16-17 December 2019 Herstory Re-Imagined: Women’s Lives in Biographical Fiction and Film Centre for Life-Writing Research, King’s College London, UK

Herstory Re-Imagined:

Women’s Lives in Biographical Fiction and Film

16-17 December 2019

Centre for Life-Writing Research, King’s College London, UK

Convenors: Julia Lajta-Novak (Vienna) and Caitríona Ní Dhúill (Durham)


Call for Papers

How do the lives of historical women become the raw material of novelists and filmmakers? This conference addresses the current boom in biographical novels and biopics about women’s lives, encompassing a broad conception of ‘woman’ that includes queer and trans life narratives. Figures as diverse as Queen Eleanor of Aquitaine, poet Sylvia Plath, surgeon James Miranda Barry, painter Artemisia Gentileschi, and actress Jiang Qing are the subjects of fictions in various formats and degrees of literary ambition, while pilot Amelia Earhart, stateswoman Margaret Thatcher, blues singer Bessie Smith, and first lady Jackie Kennedy – to name just a very few – have been prominently re-imagined on the silver screen. The conference examines the contemporary repackaging of historical women’s lives in narrative genres, exploring possible connections and tensions between these stories and earlier feminist perspectives on ‘herstory’ and women’s (in)visibility.

Scholars of biofiction and film have drawn attention to the ways in which biographical novels and biopics are implicated in the construction of female subjectivity, while the field of life-writing research has seen a rise of interest in questions of gender identity. This conference aims to bring studies of biofiction and biopics into close dialogue with gender-sensitive approaches to biography, so as to shed light on the interactions between life writing, fiction, and dynamics of gender. We are particularly interested in papers that rigorously consider the theoretical questions at the heart of this conference: How do fictions and films about historical women relate to, or challenge, existing theories of women’s biography or gender-sensitive approaches to life writing? What common parameters are available to narrate women’s lives, and how can these be historicised? What does the fictional element contribute to (or subtract from) the image generated of the subject in relation to previous representations? What is the ideological thrust and broader cultural function of these narratives? And how do these re-imagined herstories trouble or confirm the sex-gender systems within and against which they operate?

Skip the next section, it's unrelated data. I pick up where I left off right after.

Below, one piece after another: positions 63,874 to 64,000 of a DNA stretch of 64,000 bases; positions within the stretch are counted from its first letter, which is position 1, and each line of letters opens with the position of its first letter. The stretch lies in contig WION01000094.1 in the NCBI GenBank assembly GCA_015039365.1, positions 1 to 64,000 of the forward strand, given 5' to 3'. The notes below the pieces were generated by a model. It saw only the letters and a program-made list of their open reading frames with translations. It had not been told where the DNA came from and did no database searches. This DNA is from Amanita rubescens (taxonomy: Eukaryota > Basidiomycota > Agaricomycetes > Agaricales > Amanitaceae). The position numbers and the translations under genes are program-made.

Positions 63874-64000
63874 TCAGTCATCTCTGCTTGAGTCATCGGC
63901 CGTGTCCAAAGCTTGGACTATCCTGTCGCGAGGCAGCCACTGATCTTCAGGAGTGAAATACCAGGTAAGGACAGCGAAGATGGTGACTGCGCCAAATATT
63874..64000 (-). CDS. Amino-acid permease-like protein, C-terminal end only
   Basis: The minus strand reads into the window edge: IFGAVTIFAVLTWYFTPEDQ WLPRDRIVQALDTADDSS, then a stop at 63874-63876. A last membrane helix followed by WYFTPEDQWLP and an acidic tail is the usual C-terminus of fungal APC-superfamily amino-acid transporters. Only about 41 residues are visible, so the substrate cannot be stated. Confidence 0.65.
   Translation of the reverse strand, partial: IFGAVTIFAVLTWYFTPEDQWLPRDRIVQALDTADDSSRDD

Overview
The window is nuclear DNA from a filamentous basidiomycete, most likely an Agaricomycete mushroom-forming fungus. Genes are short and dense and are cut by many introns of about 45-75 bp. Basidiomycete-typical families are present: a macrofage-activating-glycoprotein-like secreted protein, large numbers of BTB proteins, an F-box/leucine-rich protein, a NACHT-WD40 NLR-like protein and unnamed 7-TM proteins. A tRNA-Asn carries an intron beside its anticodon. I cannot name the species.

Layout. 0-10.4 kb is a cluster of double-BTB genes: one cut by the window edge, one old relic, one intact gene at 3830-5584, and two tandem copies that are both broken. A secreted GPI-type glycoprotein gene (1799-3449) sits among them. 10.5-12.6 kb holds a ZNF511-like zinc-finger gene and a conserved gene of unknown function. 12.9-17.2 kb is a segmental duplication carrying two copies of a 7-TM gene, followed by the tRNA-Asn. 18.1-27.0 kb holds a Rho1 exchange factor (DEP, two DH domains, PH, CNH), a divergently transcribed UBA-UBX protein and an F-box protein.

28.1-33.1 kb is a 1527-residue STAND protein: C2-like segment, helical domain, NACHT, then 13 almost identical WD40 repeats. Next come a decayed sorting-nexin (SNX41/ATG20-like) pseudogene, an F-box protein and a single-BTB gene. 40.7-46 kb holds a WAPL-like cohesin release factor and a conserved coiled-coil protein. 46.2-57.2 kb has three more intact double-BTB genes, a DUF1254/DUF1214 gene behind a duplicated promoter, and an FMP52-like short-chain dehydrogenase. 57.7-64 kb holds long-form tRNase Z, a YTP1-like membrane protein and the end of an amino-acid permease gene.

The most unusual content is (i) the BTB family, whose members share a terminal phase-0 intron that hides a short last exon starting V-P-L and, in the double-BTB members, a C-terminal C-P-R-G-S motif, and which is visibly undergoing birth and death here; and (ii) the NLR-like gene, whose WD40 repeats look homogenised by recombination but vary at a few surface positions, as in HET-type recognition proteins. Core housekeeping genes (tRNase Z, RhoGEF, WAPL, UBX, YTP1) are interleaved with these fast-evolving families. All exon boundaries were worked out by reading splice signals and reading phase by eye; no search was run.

Topics may include, but are by no means limited to, …

  • Notable women in cultural memory: exemplarity and ideological functionalisation of the protagonist/s; if representations of past lives tell us more about views of femininity at the time of their production than in the biographee’s life-time, what need does a novel or film fulfil in its respective present? What narrative/filmic strategies render visible the location of the fiction within a specific culture of gender?
  • Genre and gender: What generic features distinguish biographical or fictional/filmic representations of historical women (plot model, typical features/ motifs/ representational modes)? To what extent do these corroborate or unsettle gendered subject positions? What understandings of life writing, and particularly women’s lives, are encoded in the genres? (e.g. experimental, clichéd, genre fiction, self-reflexive approaches, spot-light approach, collective biography etc.)
  • Postcolonial theory and intersectional approaches: how is the depiction of female subjectivity in biopics/ biographical novels inflected by other categories such as ethnicity, class, or age?
  • Female biopics/ biofiction in the marketplace: the mass-market demand for “real lives”; biofiction/biopics and literary/film awards; biographical fiction and film as media of gendered celebrity culture, commodifying women’s lives for public consumption
  • Reception:What processes of identification are at work in the reception of biofiction/ biopics? How can theories of affect and empathy help to illuminate these? What can reviews of biopics/ biofiction tell us about the discursive construction of gender identity via different modes of reading/ watching biographical fiction and film?

Keynote speakers:

Prof. Diana Wallace, University of South Wales

Dr. Belén Vidal, King’s College London

& reading by acclaimed novelist Patricia Duncker

Conference language:



Please email your proposal (250w) and a brief bio note (80w) to Julia.Novak@univie.ac.at
by 21 June 2019.


23 August 2019.

Selected contributions will be considered for inclusion in a peer-reviewed collection or special journal issue.

* With the submission of your proposal you consent that any data you submit will be saved by the organisers until the end of 2019. Your email will be used for the limited purpose of informing you about updates and news relating to the conference and will not be passed on to any third parties.




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